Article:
Melody’s song came through Ester’s left earphone and Harmony’s song came through her right. Melody’s song was simple and beautiful. Pure and chaste, fear entwined with hope, sadness infused with the seeds of happier times past.
Ester’s guarded heart filled as Harmony wove her vocal music through her sister’s lyrics laying their voices side by side on tape. In the velvet void of Ester’s mind’s eye a single spinning helix was joined by another. Bonds grew between them, the golden helix made of sound became whole.
The twins were reunited in song and on tape. Their final duet.
Melody’s recording and Harmony’s song ceased at the same moment. Harmony lay forward along her thighs still holding Melody’s hand. Ester stopped the recording.
A series of keypad clicks preceded Sharonda opening the door. Ester turned calmly to face her. She was alone. A thick lock had escaped from her hair bun and she was breathing heavily. Her thunderous face changed as she took in the scene behind Ester through the glass partition. Anger thawed into fear and then into sorrow. A heavy inevitability weighed down Sharonda’s pretty features. Yet another chapter of the same sad tale. A fate that might have been hers if her favour in their slave-master’s eyes had been higher.
Ester took the headphones off as a thin whine of utter despair came through the right earphone. Sharonda touched a hand to her open mouth. She checked the corridor behind her and stepped into the room closing the heavy door.
Ester understood something at that moment. The security guards weren’t there to stop crazed fans getting in. They were there to stop the indentured inmates from escaping this music factory built to launder drug cartel money.
“Poor baby child.” Sharonda breathed.
Ester stood up and faced Sharonda. “Pericles Costanza is under arrest.”
Sharonda’s face registered shock, hope and then dismay.
“He did this, didn’t he?” Ester pressed.
Sharonda shook her head but not in denial of Ester’s accusation. Ester led Sharonda to the couch and sat opposite her.
“Sharonda. How did Costanza do this?” Sharonda was surprised that Ester knew her name.
“Oh no, I can’t talk to you. You don’t know these people.” Sharonda whispered.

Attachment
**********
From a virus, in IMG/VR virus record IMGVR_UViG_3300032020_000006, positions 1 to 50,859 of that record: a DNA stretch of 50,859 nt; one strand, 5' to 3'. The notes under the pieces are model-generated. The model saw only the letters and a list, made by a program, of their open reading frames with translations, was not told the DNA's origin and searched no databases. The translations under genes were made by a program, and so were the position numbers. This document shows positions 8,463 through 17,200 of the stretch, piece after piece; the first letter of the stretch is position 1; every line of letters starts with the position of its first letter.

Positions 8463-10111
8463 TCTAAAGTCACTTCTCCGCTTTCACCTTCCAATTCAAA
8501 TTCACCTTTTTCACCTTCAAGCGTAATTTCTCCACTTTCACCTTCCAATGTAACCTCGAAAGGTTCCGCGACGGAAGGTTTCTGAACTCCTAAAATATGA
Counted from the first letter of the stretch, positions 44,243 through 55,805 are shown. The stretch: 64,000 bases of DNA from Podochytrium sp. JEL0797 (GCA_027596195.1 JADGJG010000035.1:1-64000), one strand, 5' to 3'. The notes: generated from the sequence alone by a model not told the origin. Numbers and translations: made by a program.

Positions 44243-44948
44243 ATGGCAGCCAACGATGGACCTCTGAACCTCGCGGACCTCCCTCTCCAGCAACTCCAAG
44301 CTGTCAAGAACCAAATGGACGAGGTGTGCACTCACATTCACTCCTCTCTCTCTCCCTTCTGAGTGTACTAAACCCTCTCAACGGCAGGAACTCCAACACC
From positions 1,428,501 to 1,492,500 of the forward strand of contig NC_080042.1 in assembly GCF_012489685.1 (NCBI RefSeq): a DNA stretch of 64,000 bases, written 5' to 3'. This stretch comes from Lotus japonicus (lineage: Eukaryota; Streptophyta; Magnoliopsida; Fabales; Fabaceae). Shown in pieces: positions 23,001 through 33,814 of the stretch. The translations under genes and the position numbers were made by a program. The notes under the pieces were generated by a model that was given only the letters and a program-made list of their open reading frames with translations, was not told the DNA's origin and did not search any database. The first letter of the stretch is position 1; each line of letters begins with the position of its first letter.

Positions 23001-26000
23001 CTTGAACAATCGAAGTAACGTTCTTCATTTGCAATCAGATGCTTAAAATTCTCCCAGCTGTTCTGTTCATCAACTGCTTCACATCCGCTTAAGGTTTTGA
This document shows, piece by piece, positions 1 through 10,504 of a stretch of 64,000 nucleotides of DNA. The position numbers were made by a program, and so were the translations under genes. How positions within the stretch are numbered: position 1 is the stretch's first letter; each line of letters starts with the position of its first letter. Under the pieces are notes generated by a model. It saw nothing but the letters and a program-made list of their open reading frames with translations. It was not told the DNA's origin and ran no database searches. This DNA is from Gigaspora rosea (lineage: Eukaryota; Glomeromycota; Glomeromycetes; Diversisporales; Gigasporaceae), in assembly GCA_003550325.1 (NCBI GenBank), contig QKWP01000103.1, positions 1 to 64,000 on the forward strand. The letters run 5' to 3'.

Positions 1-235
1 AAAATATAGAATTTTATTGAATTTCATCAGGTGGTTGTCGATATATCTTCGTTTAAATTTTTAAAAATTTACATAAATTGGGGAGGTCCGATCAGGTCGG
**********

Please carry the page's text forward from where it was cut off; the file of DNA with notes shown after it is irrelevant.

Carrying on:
“Yeah I do.” Ester gently tipped Sharonda’s chin up to look her in the eye.
“Rey Guapo … Hercules Costanza … is dead. In his own body dump. It’s an abandoned church in my grandmother’s neighbourhood a few miles from here.”
Sharonda bit the back of her hand. A big piece of a puzzle dropped into place for her, revealing an ugly picture.
“What did Pericles Costanza do to you?”
Sharonda’s eyes moistened with memory. Ester waited and listened. No sounds of security guards outside. They were alone, but not for long.
“He said he was gonna corner the hate-song market.” Ester squeezed Sharonda’s hands in firm encouragement.
“The hate-song market?” Ester prompted.
“You know. The ‘I hate my teacher’, ‘I hate my ex-boyfriend’, ‘I hate the bitch who stole my ex-boyfriend’. Those kinda songs. They sell real well to kids.”
Ester understood. Each song that left this music battery farm entered a stock market divided into emotions and trading through the radio.
“And to get hate music, he breaks hearts.” Ester surmised.
Sharonda squeezed inward and then rallied. “Oh yeah! That rat bastard. He’s always trying to make the next Alannis Morrisette. He takes you in, and he talks to you, listens to you like you’re the only person in the world. But he’s just looking for your weak spot. The dial he can twist. He hurts you so bad you gotta sing it out. And he’s there to catch it all.”
“He fucks you and says he’s your boyfriend. For about two weeks. And he tells you that you’re useless and worthless and a waste of his money. And you’re begging him for another chance. So he puts you in here. And says ‘don’t come out ‘til you got something I can sell’. Then he takes his new honey for a ride.”